Shipping group AP Moller-Maersk is setting a target to reduce carbon from its operations by a decade to 2040, as it responds to the growing demand from companies for an emissions-free supply chain.
The Danish container company, the world’s second largest in volume, has also set new targets for 2030 to reduce its emissions per container by half and transport a quarter of its sea freight with greener fuel.
But now with companies like Amazon, Ikea and Unilever claiming carbon-free transportation by 2040 and Maersk already has its first ships able to operate on green methanol, the Danish group can accelerate its pressure to eliminate emissions.
“We see ourselves as a leader in how to degass one of the sectors that is difficult to reduce. We think this is the right thing to do,” Skou said.
Jacob Sterling, Maersk’s head of decarbonisation, added: “It is going to be very challenging. There is not much buffer in the strategy. “
Maersk now aims to be net zero in its entire business by 2040, not just shipping, though Sterling has conceded he will likely have to use set-off to achieve the final 5-10 percent reduction.
By 2030, its port terminal business should reduce its absolute emissions by 70 percent. A quarter of all its marine cargo has to be transported by green fuels, which according to Maersk are emissions that are at least 65 percent lower than current fossil fuels, which excludes liquefied natural gas (LNG) used by some competitors. Its growing air cargo business should use 30 percent sustainable aviation fuel.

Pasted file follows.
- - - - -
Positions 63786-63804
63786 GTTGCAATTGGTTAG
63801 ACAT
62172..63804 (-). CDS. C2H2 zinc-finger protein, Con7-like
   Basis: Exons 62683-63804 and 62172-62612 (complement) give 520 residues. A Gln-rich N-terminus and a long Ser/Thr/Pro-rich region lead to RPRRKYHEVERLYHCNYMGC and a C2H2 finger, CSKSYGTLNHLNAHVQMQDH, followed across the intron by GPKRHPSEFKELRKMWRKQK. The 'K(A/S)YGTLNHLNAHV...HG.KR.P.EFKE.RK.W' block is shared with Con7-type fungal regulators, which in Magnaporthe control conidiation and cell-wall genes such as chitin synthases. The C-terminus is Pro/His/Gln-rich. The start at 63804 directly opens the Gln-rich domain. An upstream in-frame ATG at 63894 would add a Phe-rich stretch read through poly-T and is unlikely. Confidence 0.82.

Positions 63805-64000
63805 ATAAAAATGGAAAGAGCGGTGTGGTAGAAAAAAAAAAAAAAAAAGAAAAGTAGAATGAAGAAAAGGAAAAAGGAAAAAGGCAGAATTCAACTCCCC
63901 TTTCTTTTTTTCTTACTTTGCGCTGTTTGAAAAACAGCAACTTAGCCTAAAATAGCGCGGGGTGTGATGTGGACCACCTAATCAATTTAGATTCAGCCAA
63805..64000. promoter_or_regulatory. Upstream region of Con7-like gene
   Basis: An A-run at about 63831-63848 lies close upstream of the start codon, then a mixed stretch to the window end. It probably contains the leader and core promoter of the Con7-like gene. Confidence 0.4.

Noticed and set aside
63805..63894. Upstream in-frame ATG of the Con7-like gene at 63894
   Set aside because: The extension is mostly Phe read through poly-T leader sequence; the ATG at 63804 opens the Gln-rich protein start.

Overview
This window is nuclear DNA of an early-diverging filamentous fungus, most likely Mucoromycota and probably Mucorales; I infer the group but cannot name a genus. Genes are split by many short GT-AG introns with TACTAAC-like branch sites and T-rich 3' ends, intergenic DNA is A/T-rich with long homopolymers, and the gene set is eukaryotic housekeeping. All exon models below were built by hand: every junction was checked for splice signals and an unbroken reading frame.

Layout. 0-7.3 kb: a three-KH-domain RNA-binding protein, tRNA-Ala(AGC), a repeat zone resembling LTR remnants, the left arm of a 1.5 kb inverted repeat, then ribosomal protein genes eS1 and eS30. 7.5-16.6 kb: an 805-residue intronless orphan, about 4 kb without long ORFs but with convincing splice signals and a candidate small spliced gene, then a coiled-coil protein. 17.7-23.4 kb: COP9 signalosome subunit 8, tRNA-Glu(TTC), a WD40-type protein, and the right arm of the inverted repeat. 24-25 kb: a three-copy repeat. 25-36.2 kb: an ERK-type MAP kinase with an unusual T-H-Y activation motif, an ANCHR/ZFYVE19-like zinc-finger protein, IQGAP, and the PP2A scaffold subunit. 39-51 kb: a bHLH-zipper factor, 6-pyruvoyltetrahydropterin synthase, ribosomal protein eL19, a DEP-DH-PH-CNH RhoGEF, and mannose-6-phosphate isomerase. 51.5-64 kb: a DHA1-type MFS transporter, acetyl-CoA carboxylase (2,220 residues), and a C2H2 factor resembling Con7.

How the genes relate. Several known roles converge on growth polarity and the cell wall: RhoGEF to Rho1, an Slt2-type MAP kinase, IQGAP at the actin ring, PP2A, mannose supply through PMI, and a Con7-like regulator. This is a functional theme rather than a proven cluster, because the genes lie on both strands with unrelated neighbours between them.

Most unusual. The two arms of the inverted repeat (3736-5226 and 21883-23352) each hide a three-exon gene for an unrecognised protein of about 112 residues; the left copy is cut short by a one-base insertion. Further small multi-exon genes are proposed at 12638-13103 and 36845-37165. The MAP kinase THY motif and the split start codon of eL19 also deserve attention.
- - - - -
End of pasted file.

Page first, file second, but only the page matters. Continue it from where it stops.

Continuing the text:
Show said setting a 2050 target was “relatively easy for me as a CEO to do” as it would be a task for one of its successors to implement. But the 2030 targets could only be achieved with “clear progress” in the next five years, so were “probably more important” than the net zero target.
The biggest challenge for Maersk is to find sufficient quantities of green fuel. “It is not a trivial thing. “Nobody produces it today in any real quantity,” said Skou.
Maersk used green methanol for its first 12 new ships ordered to run free of emissions. The technology, which according to Show can initially be three times the cost of the current fuel, is controversial as CO2 is first absorbed into production and then released when it is burned, but for Maersk it has the advantage that it is not required. to redesign its vessels. .
Sterling said its 12 new vessels would require about half a million tons of fuel a year, while the current annual production of green methanol was only about 35,000 tons. “Scaling up green fuel fast enough is clearly very challenging,” he added.